Choose the most appropriate Lewis structure for $\ce{NH3O}$ among the two:

NH2-OH and enter image description here

The oxygen in the second case has 3 nonbonding pairs around it.

I chose the first as an answer, yet the second seems to be the correct one. Can anyone please explain why?


Technically, both the structures $\ce{H2N-OH}$ and $\ce{H3N\bond{->}O}$ may exist. However, in reality hydrogen atom is rather prone to migration and the second structure is not favorable. So, for a compound with composition $\ce{NH3O}$, the correct structure would be $\ce{H2N-OH}$. The structure of second type is stable for compound $\ce{NOF3}$ and may be observed for amine oxides like $\ce{(C2H5)3N\bond{->}O}$ or pyridine N-oxide.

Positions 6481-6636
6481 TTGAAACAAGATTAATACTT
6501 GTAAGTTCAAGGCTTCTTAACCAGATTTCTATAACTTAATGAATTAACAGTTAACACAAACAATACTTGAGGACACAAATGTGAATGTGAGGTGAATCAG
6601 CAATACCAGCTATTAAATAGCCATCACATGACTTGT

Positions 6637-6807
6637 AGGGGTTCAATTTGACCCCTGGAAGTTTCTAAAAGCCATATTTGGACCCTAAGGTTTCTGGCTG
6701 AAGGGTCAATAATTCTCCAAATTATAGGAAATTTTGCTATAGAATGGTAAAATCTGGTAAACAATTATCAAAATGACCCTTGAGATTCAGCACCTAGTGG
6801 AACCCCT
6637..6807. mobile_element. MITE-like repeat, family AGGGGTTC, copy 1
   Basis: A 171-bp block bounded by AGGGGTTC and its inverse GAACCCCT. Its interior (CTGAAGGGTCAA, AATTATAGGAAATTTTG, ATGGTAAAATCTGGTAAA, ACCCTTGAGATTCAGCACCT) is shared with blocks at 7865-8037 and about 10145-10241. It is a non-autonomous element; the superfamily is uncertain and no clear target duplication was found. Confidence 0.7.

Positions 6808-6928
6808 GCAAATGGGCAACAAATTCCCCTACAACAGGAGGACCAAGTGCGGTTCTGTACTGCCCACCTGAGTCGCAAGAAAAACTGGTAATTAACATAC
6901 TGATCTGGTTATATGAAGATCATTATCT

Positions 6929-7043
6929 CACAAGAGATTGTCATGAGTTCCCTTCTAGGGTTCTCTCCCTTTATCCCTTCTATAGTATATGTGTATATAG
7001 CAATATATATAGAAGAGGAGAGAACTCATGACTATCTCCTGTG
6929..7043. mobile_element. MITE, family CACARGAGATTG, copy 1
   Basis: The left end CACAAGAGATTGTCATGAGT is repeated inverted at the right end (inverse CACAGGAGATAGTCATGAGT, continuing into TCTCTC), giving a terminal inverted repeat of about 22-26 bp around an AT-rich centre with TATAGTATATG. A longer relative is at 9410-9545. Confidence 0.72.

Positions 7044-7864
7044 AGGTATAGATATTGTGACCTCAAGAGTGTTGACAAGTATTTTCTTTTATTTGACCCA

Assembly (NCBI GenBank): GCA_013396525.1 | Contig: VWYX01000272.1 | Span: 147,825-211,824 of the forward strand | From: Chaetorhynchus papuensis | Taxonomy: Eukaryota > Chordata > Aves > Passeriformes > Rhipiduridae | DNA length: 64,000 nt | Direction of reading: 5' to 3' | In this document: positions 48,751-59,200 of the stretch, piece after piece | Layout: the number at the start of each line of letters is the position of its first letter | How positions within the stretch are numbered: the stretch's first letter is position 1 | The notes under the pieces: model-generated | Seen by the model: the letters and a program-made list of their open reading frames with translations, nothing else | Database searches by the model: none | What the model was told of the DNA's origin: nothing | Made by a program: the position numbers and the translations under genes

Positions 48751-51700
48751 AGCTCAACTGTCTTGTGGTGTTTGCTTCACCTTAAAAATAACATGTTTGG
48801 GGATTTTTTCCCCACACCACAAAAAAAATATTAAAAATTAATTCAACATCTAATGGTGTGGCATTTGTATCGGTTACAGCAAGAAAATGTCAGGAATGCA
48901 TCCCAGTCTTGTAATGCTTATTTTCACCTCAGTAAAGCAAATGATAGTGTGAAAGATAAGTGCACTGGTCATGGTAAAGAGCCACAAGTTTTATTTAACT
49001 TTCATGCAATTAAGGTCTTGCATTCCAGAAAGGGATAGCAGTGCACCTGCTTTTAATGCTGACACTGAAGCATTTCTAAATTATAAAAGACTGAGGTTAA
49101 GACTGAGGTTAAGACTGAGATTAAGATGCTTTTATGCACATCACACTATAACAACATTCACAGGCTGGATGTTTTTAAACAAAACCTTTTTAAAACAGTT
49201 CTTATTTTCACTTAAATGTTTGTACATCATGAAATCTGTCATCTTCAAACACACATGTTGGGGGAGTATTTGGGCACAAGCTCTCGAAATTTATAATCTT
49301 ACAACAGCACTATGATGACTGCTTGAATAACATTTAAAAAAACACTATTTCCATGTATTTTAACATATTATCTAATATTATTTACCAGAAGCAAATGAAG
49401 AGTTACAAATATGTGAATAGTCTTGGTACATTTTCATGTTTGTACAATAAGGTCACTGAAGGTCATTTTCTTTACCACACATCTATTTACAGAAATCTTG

Why $\ce{H2N-OH}$ and not $\ce{H3N\bond{->}O}$? One can come with several explanations for that, but I would like to focus on one: charge distribution. In $\ce{H3N\bond{->}O}$, the nitrogen has to carry a formal positive (and actually very real) charge, while for $\ce{H2N-OH}$, the structure has no formal charges. Still, according to some sources[1] up to 20% of hydroxylamine in water exists as ammonia oxide $\ce{H3N\bond{->}O}$, probably, due to stabilization by hydrogen bonds.

Somewhat similar uncertainty may be found for phosphorus compounds (like hypophosphorous acid) and sulfur compounds (like sulfinic acids).

  1. Kirby, A. J.; Davies, J. E.; Fox, D. J.; Hodgson, D. R. W.; Goeta, A. E.; Lima, M. F.; Priebe, J. P.; Santaballa, J. A.; Nome, F. Ammonia oxide makes up some 20% of an aqueous solution of hydroxylamine. Chem. Commun. 2010, 46 (8), 1302. DOI: 10.1039/b923742a.

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